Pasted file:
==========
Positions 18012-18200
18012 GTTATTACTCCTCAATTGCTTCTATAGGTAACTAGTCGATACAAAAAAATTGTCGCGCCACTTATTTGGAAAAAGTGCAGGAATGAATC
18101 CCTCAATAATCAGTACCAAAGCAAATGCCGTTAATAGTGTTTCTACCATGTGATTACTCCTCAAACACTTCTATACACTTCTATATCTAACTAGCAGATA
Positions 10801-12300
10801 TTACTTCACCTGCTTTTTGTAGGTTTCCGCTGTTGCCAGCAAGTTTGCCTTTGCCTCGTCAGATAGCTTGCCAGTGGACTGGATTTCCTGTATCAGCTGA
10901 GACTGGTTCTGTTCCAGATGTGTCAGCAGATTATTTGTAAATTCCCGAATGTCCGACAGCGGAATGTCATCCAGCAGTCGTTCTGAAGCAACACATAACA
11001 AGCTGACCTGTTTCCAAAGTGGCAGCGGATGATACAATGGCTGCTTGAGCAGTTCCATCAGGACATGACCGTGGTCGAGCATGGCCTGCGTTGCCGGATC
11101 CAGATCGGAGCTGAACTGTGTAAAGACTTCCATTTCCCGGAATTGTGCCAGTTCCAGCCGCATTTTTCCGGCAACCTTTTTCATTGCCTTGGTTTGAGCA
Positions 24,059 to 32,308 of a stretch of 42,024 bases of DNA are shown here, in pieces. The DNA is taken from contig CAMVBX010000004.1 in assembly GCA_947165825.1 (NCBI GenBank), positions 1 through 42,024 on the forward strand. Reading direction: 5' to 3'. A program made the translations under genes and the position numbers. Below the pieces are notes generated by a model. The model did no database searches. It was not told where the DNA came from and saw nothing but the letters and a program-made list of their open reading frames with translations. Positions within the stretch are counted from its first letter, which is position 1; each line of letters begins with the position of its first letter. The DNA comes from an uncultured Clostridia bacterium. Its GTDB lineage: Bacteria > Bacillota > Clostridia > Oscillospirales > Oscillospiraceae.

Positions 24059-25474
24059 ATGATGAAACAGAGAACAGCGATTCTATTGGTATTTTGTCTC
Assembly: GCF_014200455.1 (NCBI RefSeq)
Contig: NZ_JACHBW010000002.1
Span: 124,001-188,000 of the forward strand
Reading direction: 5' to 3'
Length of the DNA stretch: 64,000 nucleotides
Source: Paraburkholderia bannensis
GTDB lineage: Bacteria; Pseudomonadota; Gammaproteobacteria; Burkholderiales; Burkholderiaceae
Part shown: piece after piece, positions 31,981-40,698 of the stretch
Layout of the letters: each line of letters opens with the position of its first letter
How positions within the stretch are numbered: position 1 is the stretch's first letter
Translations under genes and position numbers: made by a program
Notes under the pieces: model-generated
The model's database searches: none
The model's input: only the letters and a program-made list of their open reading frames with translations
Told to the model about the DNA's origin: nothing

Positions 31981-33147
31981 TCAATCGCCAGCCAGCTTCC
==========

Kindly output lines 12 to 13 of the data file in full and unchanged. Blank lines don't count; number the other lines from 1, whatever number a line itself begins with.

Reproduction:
Assembly: GCF_014200455.1 (NCBI RefSeq)
Contig: NZ_JACHBW010000002.1